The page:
The eighteenth session of the Assembly of States Parties (ASP) to the Rome Statute of the International Criminal Court (ICC) opened 2nd December 2019 at the World Forum Convention Center in The Hague, The Netherlands. From 2 to 7 December 2019, States Parties to the Rome Statute, the Court’s founding treaty, observer States, invited States, international and regional organizations and representatives from civil society will discuss key challenges facing the Statute. States Parties will also make important decisions and adopt resolutions on key issues pertaining to the functioning of the Court and the Trust Fund for Victims, including in relation to their respective budgets, and on cooperation.
“This year the Assembly faces key decisions on the way forward in view of the anticipated review of the Court, one that would ultimately strengthen the Court and enable it to successfully confront the challenges that it faces today, twenty-one years after adoption of the Rome Statute”, said H.E. O-Gon Kwon, President of the Assembly of States Parties. “Notwithstanding the challenges, the Court continues to have strong renewed support as shown by the recent addition to the Rome Statute family with the accession of Kiribati on Tuesday, 26 November 2019. I sincerely congratulate Kiribati for taking this firm step in support of the fight against impunity. I also wish to express my appreciation for the strong support and efforts made by States Parties and civil society in promoting the Statute”, he added.
In his remarks, Judge Chile Eboe-Osuji, President of the ICC, underlined the Court’s crucial value in deterring atrocities, and said it had already had an effect in reducing election violence in several African countries. He urged all States Parties to do what is necessary to defend the ICC against ongoing threats made against the institution, and stressed that no one should take the Court’s existence for granted. “We must guard against complacency about the monumental achievement that we have in this Court. […] If the ICC had not been created when it was possible, it is highly unlikely that we could create it today, on the divided international stage that we are currently witnessing. Let us all cherish and protect this Court with the greatest zeal and passion”, President Eboe-Osuji stated.
In the tradition of past years, ICC Prosecutor Fatou Bensouda presented an overview of her Office’s activities, including successes and challenges faced. She outlined important judicial developments in a number of cases and situations before the Court. Prosecutor Bensouda highlighted that these developments are only the latest, visible outcomes stemming from her Office’s efforts over the past years to refine its investigation and prosecution strategies, and to strengthen its organisational capabilities, applying experiences and lessons learned. “The revised and refined approaches to investigations and prosecutions we have adopted since 2012 are producing tangible results”, stressed the Prosecutor. Prosecutor Bensouda also echoed ICC President Eboe-Osuji’s call on States Parties and, other stakeholders committed to international criminal justice, to firmly stand by the Court when under attack. She emphasized that “it is precisely at times like these when international criminal justice and indeed efforts to address gross human rights violations are under assault; when we are witnessing a clash and crisis of fundamental values, that courage and conviction must guide our actions to protect our common values and goals as defined under the Rome Statute.” “The Court’s independence is sacrosanct and should never be allowed to be compromised”, she added.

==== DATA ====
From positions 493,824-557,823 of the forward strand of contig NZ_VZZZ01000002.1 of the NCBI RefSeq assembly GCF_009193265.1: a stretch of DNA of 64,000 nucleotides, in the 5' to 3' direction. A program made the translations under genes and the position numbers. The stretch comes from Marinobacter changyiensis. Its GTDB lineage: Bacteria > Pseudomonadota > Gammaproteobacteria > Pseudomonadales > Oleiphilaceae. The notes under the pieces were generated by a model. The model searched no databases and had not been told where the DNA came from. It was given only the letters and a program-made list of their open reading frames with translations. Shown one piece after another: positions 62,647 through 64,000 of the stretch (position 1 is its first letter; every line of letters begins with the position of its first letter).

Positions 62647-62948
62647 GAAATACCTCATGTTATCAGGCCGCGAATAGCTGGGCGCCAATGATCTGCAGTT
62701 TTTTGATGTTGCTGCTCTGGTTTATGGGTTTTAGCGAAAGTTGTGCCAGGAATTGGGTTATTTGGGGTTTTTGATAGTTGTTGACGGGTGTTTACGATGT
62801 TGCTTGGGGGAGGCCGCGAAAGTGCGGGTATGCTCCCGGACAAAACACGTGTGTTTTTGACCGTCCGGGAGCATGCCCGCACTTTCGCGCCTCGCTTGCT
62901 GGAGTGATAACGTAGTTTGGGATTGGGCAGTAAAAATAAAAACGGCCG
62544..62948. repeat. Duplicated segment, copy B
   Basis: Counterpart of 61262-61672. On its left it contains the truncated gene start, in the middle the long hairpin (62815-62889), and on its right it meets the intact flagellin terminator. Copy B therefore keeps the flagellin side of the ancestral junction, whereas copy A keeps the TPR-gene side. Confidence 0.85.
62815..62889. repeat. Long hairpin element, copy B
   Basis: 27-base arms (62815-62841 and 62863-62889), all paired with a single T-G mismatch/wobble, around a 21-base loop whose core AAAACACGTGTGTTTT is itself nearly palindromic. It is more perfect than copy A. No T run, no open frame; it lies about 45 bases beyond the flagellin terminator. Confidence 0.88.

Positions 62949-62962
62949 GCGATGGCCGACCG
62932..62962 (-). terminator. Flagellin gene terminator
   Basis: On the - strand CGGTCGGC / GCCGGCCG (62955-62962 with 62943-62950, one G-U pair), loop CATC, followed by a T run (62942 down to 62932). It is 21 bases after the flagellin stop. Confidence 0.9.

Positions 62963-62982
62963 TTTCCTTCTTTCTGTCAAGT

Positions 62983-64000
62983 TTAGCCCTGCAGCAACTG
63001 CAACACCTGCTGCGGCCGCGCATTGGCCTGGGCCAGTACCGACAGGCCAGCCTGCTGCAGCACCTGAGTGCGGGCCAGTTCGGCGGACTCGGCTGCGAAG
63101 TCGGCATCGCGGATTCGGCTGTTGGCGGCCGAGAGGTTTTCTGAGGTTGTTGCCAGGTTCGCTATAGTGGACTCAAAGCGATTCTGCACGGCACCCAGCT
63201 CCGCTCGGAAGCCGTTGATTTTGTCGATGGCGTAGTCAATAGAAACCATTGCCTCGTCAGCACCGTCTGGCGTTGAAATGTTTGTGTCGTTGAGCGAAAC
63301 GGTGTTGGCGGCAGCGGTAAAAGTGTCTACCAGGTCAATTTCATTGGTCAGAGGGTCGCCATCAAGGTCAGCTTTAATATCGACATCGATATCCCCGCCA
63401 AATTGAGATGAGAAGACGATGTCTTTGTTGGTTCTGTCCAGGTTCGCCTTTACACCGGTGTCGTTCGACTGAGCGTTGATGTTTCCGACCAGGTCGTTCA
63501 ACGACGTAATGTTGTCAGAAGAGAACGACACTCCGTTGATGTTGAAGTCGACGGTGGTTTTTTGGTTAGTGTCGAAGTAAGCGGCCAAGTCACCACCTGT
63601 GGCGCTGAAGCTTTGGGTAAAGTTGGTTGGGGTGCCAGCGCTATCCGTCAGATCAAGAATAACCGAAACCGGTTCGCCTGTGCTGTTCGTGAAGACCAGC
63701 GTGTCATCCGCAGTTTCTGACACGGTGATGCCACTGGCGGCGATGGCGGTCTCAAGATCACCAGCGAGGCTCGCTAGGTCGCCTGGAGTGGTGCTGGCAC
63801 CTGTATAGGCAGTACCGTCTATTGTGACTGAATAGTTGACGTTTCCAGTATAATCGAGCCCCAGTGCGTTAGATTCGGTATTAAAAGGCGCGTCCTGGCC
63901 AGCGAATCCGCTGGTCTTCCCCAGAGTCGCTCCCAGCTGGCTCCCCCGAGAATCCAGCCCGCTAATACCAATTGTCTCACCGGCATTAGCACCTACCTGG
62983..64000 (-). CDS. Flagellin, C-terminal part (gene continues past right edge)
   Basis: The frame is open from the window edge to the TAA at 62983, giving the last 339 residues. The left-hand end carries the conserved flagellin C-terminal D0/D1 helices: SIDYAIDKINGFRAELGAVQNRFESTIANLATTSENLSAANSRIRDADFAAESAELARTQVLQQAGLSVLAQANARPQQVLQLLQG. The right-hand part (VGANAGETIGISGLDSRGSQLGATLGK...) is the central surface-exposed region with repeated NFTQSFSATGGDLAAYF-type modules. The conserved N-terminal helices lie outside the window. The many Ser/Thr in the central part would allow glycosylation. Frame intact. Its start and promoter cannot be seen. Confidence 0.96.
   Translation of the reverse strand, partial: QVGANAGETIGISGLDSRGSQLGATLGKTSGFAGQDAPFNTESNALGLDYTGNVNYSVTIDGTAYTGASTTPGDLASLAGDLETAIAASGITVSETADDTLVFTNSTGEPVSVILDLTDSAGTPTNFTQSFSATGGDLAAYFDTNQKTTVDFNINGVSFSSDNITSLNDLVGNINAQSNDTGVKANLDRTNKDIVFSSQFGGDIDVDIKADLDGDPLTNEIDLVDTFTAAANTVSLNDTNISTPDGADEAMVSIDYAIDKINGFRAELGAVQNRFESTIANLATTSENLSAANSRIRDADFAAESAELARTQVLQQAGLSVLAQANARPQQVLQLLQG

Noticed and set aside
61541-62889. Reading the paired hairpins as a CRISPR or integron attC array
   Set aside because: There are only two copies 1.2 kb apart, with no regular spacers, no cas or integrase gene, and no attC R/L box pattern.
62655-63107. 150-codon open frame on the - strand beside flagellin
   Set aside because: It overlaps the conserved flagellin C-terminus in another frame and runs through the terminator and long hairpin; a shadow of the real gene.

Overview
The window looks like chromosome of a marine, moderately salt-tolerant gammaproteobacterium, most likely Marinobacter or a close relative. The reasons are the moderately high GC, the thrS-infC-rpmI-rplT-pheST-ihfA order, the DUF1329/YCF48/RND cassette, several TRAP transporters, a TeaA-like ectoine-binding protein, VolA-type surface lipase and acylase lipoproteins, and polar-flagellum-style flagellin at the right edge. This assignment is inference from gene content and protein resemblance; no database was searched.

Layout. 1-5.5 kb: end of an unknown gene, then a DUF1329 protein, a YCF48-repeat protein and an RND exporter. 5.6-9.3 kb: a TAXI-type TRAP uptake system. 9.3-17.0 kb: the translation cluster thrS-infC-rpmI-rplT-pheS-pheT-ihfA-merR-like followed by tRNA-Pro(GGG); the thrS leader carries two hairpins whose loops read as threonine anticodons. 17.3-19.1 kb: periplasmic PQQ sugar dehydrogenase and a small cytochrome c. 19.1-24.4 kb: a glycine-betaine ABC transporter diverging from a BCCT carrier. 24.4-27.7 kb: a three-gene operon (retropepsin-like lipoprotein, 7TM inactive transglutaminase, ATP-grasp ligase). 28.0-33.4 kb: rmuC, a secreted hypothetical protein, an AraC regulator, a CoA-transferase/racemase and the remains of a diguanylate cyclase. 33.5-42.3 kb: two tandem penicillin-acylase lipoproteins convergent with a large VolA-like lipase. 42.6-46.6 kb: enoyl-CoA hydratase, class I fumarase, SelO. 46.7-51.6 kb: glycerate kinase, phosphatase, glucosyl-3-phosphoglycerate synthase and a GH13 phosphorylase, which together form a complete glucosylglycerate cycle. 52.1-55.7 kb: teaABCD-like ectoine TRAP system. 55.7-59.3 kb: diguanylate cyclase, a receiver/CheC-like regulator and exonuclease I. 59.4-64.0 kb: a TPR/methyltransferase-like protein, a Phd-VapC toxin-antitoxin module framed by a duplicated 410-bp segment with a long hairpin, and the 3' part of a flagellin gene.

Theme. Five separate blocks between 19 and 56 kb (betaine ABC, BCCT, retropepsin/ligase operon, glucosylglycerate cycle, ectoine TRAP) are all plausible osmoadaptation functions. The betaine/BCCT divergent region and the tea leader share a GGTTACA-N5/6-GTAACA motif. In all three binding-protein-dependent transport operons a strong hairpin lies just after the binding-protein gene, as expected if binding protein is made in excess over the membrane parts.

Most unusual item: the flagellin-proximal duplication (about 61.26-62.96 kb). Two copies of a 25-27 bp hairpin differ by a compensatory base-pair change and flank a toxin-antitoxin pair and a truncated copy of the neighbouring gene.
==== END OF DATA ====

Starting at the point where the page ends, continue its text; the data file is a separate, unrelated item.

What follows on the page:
H.E. Mr Felipe Michelini, Chair of the Board of Directors of the Trust Fund for Victims, stated: “The TFV Board of Directors is greatly encouraged to note the progress in delivering reparations awards to victims, in often challenging operational circumstances. We are committed to the further strengthening of the Fund’s performance and presence, towards making reparative justice a reality for victims and fulfilling the promise of the Rome Statute. Our ambitions will thrive on the guidance and strong support of the States Parties”.
The ICC, governed by the Rome Statute, is the world’s first permanent, treaty-based, international criminal court established to help end impunity for the perpetrators of the most serious crimes of concern to the international community, namely crimes against humanity, war crimes, genocide, and the crime of aggression. In accordance with article 112 of the Rome Statute, the Assembly is the management oversight and legislative body of the ICC. It is composed of representatives of the States that have ratified and acceded to the Rome Statute.